A new book, Methodological Reflections on Researching Communication and Social Change, edited by Örecomm colleagues Norbert Wildermuth and Teke Ngomba features new chapters by ComDev researchers, alumni of the program and many collaborators from Malmö and Roskilde University! The book expands the growing Palgrave Studies in Communication for Social Change series.
This book identifies the strengths and weaknesses of different methodological approaches to research in communication and social change. It examines the methodological opportunities and challenges occasioned by rapid technological affordances and society-wide transformations. This study provides grounded insights on these issues from a broad range of proficient academics and experienced practitioners.
Overall, the different contributions address four key themes: a critical evaluation of different ethnographic approaches in researching communication for/and social change; a critical appraisal of visual methodologies and theatre for development research; a methodological appraisal of different participatory approaches to researching social change; and a critical examination of underlying assumptions of knowledge production within the dominant strands of methodological approaches to researching social change.
For ComDev researcher Anders Hög-Hansen the book has important significance as it remembers the work of his Malmö University colleague, the late Lajos Varhegyi:
It all began in December 2009, Lajos came along documenting a seminar in Dar Es Salaam and that led to a film collaboration between University of Dar Es Salaam (Fine & Performing Arts) students, Malmö University film students as well as ComDev students. After many years, adding Sören Sönderstrup excellent thesis work to it, a book chapter on young Tanzanian and Swedish filmmakers’ short films on life in the outskirts of Dar Es Salaam is now published. Lajos is not with us anymore, the article is dedicated to him, the pioneer of the film project.
The book also includes chapters by ComDev researcher Oscar Hemer and former ComDev teachers Julia Velkova and Zeenath Hasan as well as MA program alumna Karen Marie Thulstrup.
City Symphony Malmö: the spatial politics of non-institutional memory
New article coauthored by ComDev’s Anders Høg Hansen and Erling Björgvinsson (Interaction Design, formerly Malmö University, now at Gothenburg) published in the Journal Media Practice, explores the function of media in the creation of non-institutional memory and discusses the complexities of participatory and spatially distributed filmmaking and the convergence of culture and mediated memory production in Erling Björgvinsson and Richard Topgaard’s 2009 documentary City Symphony Malmö.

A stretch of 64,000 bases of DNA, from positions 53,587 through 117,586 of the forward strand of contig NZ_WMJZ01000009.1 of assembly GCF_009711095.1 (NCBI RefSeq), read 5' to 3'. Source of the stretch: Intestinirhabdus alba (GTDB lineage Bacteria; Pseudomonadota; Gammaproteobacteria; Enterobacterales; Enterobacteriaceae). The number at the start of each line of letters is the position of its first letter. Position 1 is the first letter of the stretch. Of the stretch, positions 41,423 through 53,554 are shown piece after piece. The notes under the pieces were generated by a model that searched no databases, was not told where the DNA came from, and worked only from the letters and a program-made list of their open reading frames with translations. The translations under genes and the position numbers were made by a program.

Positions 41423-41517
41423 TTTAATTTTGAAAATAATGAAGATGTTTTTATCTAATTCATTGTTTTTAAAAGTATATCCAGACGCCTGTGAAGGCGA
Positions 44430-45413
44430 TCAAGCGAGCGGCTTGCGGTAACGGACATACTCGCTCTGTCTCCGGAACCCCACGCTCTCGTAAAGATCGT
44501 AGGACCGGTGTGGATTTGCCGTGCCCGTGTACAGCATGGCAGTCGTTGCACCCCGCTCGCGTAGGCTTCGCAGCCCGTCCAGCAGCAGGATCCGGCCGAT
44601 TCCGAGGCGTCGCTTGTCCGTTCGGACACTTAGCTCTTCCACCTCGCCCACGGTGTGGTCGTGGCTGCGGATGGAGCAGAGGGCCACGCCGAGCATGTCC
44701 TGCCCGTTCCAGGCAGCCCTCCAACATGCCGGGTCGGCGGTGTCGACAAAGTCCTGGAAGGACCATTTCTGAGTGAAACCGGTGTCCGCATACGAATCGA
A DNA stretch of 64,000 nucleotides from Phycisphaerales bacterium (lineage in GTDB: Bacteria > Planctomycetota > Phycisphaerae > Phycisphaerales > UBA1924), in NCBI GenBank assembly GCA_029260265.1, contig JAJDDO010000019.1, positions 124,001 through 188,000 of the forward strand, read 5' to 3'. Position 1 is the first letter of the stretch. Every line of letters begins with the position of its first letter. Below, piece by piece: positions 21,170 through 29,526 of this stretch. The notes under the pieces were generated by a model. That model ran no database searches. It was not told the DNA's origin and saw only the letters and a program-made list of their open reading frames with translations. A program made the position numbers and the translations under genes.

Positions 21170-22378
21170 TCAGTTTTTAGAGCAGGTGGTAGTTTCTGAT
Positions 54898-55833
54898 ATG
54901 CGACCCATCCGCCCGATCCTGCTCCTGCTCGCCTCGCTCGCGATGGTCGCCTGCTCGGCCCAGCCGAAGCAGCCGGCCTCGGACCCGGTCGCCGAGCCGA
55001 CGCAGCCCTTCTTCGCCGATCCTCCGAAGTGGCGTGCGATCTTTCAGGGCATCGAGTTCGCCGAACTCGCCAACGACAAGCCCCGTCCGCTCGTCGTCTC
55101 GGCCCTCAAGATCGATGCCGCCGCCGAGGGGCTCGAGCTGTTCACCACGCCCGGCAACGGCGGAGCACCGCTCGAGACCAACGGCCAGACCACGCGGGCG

The City symphony genre captures snatches of real-time footage, allowing filmmakers to make a statement on modern society in which time, space and movement are fundamental elements.
The article discusses where the relation between place and memory and the constitution of individual and collective identities converges to manifest in the production and mediation of living memory, revealing an interplay and a tension between seemingly private and public content and the role of networked media in the creation of plural aspects of collective remembrance.
From Social Movement to Ritualized Conference Spaces: The Evolution of Peace Research Professionalism in Germany is the title of ComDev’s Tobias Denskus‘ latest research article just published in the journal Peace & Change:
The article employs anthropological ritual theory and the concepts of symbolism and liminality to provide a theoretical framework for analyzing ethnographic insights into the academic peace research community in Germany. Using secondary sources for a broader historical outline, I analyze the evolution of peace research discourses in Germany from the beginnings as a new social movement to a contemporary professionalized policy space in which knowledge discourses are (re)produced. Academic conferences and the routines around presenting theoretical papers have become institutionalized by the ritual dynamics of a small group of organizers and venues, fostering “indoor rituals” that represent transformations of the activities of the “outdoor” peace movement that was active in postwar Germany for many decades.
In a blog post with further links, including to an un-gated version of his paper, he adds:
I think it is important to engage with community practices and changing forms of professionalism over time. This allows for important nuances beyond twitter-able claims to add simply more women or enhance diversity at conferences in other ways. These are important steps, but in this day and age of the ‘metricized’ neoliberal university we need to ask tougher questions about how to build and maintain social movements and inspiring communities inside and outside academia.